Reaching for yield is one on the worst things you can do. Dividends have to come from somewhere. They are either a return OF capital, or return ON capital. The latter is much better, but also means the company you are invested is not able to find an acceptable return on investment for that money. Its easier for a company to grow $10 by 20% than $20 by 20%.

The argument for reinvesting your dividends fails as well. Why would you possibly want the company you have invested in to say: "I can't find a suitable investment for this money, here government- take 40%, here investor- this is whats left over (don't forget to pay the government too!). " Your reinvested dividend is half of what the company could have reinvested on your behalf. Its ironic that on a message board urging people to make sure and get their 401k match that the same people are willing to give the government 40-50% of their investment proceeds by pursuing a dividend strategy!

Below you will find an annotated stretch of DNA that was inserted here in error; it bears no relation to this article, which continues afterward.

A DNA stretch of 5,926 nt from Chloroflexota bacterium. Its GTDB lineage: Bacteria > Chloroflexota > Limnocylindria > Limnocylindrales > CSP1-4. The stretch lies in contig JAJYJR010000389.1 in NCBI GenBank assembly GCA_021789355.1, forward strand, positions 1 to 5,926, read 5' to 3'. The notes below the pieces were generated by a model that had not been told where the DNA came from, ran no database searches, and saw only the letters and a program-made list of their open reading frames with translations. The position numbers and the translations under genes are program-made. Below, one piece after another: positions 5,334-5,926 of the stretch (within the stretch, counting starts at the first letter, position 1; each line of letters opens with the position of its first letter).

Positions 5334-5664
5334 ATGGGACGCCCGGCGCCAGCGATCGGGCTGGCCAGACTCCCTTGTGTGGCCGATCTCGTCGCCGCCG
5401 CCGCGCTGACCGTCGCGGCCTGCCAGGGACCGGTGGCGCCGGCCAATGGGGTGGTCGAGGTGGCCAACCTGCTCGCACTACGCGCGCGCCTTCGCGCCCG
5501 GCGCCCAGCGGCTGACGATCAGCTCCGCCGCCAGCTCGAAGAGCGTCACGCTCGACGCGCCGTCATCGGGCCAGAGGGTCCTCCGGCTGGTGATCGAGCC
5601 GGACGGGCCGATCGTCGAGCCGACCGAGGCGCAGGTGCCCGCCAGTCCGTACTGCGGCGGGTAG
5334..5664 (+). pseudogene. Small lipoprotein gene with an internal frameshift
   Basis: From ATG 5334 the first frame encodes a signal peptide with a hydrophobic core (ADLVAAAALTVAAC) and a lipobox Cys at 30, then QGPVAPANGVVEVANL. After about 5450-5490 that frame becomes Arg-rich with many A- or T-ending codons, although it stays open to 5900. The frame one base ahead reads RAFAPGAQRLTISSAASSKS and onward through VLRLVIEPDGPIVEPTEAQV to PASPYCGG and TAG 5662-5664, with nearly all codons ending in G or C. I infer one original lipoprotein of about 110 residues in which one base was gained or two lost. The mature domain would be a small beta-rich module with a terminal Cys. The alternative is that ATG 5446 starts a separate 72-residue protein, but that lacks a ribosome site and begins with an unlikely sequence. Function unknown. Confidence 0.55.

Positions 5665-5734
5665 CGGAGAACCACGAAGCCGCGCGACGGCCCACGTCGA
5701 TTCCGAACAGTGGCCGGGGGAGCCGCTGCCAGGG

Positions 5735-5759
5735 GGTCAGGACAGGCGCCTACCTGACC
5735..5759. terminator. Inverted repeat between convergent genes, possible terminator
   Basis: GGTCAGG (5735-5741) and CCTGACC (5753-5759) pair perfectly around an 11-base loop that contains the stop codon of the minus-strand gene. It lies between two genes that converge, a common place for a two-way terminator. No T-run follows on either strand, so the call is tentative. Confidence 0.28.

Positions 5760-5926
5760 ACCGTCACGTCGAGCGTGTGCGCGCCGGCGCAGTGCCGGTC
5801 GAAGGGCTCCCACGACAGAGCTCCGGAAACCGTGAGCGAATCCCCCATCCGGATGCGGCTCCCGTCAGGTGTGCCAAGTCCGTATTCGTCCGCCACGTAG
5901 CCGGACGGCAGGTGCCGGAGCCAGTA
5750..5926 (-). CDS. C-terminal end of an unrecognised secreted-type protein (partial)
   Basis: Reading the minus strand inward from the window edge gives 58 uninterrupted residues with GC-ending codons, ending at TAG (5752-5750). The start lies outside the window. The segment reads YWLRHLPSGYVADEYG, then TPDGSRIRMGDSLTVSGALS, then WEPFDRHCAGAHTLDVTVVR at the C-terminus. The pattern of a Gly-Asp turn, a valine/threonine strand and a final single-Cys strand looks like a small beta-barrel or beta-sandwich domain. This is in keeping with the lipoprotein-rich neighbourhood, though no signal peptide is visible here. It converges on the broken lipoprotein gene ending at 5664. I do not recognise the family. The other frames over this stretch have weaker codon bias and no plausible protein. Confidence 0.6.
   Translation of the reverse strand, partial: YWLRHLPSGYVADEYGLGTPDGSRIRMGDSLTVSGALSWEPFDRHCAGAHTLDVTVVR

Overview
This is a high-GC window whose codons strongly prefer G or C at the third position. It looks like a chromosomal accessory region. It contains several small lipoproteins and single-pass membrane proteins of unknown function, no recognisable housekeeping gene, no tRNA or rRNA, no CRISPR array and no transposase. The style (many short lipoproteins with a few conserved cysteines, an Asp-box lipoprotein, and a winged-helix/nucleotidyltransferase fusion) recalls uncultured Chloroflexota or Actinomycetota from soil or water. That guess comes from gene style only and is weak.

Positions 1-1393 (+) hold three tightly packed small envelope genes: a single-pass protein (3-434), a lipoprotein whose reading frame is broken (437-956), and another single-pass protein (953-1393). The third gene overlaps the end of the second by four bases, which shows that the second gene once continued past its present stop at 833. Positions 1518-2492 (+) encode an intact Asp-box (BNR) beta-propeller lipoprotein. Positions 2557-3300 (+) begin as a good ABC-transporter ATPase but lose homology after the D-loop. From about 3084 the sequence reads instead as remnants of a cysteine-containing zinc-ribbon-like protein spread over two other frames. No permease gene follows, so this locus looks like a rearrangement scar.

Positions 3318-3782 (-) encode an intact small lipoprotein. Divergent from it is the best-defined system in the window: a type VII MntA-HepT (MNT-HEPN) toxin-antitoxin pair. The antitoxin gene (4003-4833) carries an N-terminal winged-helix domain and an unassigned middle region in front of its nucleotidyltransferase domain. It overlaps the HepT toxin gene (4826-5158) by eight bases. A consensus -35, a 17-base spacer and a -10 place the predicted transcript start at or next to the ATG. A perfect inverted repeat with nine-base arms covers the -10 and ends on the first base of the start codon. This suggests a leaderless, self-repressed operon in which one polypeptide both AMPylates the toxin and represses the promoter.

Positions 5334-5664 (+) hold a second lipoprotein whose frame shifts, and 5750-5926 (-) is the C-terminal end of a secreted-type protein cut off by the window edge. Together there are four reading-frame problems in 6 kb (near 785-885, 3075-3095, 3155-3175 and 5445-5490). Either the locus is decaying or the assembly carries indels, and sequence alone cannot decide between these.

Grog

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Re: Dividends: The Inexorable Seduction
« Reply #3 on: December 19, 2014, 12:31:57 PM »
It 's quite easy to find online guide for the"Ultimate Dividend Strategy MaxiIncome" and co., but I struggle to find a good guide to appreciating stocks, that never distribute dividends. Are there ETF like that? I know Warren Buffett and Berkshire do not distribute dividends....maybe can be considered a similar fund?

Fallenour

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Re: Dividends: The Inexorable Seduction
« Reply #4 on: December 19, 2014, 12:56:36 PM »